A surge in fiscal stimulus from governments around the globe gave great power to consumers everywhere. This was particularly true in the United States where the substantial fiscal payments gave a significant impetus to spending on consumer durables, which consequently contributed to the global economy. The U.S. consumer accounted for nearly 20% of spending on durable goods in Q2 2021. The auto industry sector is under tremendous pressure as the global semiconductor shortage continues to wreak havoc and is behind record high prices for new and used cars. This large force of demand pushed supply chains to react swiftly after a year of being idle. Shipping prices took off and severe delays at key ports grew stronger. Supply is very fragile, but not insufficient to meet global demand. We’re facing abnormally strong demand, which has launched the global economy into overdrive. Consequently, delivery times in Asia, Europe, and North America continue to rise.

U.S. consumer leads growth in dural good among G7


Global shipping rate index levels off at record highs

4. High prices leading growth in commodity exports

Various global supply constraints have made it difficult to keep up with recovering demand for commodities across the board, making much of the export growth seen in the past year tied to higher prices. Strong demand for lumber during the initial lockdown in 2020 grew as the global housing market picked up steam. Later in the year, natural gas shortages in Europe drove prices upwards. After historic crude oil supply cuts in 2020, the rise in oil production couldn’t keep up with the rebound in transportation activity. This trend continues. As the impact of the supply bottlenecks ease, much of the outlook for 2022 is tied to an expected price correction.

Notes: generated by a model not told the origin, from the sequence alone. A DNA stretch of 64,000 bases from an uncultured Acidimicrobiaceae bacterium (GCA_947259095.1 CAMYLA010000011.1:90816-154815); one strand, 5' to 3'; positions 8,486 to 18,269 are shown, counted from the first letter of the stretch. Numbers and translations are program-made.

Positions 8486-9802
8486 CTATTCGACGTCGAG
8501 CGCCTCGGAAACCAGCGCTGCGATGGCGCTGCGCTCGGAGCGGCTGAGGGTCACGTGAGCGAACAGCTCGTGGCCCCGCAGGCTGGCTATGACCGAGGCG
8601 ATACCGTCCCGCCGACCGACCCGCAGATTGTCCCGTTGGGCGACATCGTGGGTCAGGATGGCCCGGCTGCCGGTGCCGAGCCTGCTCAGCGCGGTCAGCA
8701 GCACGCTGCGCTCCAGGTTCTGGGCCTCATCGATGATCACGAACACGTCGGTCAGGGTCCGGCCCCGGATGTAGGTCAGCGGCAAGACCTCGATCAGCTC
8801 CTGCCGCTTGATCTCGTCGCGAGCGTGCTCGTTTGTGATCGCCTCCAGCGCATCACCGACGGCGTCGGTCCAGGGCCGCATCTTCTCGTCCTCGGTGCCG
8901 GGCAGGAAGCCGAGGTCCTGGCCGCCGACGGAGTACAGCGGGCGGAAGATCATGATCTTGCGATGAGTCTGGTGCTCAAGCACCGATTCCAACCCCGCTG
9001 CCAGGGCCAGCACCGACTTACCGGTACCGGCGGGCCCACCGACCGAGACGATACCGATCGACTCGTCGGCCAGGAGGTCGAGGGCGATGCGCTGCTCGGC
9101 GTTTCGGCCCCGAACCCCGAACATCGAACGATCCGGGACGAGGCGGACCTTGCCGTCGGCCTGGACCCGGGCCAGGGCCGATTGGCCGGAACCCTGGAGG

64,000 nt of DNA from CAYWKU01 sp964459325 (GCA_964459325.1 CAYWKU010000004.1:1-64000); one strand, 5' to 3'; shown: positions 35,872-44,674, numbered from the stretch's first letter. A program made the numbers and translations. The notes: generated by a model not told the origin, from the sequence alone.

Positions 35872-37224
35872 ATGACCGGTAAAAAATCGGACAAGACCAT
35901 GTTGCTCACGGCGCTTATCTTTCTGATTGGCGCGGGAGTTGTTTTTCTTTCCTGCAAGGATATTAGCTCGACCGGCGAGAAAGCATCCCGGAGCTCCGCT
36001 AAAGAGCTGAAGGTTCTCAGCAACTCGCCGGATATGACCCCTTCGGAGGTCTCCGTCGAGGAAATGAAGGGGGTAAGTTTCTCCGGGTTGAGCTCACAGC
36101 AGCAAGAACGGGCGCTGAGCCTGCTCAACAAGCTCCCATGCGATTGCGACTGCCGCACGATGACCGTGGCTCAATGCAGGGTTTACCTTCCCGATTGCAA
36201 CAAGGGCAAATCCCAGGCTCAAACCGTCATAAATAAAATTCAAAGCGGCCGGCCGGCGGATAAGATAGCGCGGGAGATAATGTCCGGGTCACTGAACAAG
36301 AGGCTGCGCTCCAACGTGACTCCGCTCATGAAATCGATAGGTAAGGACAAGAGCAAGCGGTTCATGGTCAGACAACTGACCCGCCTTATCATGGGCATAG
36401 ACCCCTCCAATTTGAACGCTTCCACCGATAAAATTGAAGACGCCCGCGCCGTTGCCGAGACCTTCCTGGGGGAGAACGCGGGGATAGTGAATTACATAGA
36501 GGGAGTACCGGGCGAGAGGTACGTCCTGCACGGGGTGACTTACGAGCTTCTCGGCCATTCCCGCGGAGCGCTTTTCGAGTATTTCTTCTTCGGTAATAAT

Graph shows commodity, metals, forestry, energy indexes

5. Extreme weather conditions will impact agriculture exports

While Canadian agriculture exports benefited from higher prices in early 2021, the outlook for 2022 is dampened by recent extreme weather conditions, particularly for crops. During the 2021 growing season, Prairie farmers struggled with one of the worst droughts in Canadian history, causing crop production for our top agricultural exports to nosedive. Compared to 2020, production across all principal field crops decreased by 29%. 2021 production levels are closely tied to this year’s potential export level. With such a drastic drop in production levels, export markets will have to contend with the gap in supply in 2022.

Graph shows outlook for agriculture exports

6. Climate change commitments

Climate change dominated headlines throughout 2021. COP26, the United Nations Climate Change Conference, which was attended by more than 120 world leaders and about 30,000 delegates, shone a spotlight on the alarming ineffectiveness of past actions toward meeting previous climate targets. With rising greenhouse gas emissions, monitoring the summit’s recent deals on ending deforestation and phasing out some forms of fossil fuels will be critical. Commitments on carbon neutrality, set with ambitious deadlines, will play an important role in policy, investment and infrastructure.  

Environmental policy actions will play an important role.

While progress was made in 2021 despite COVID-19, risks to the outlook remain. Canadian businesses should continue to monitor the global economic environment. As always, do your research and look to diversify your export markets.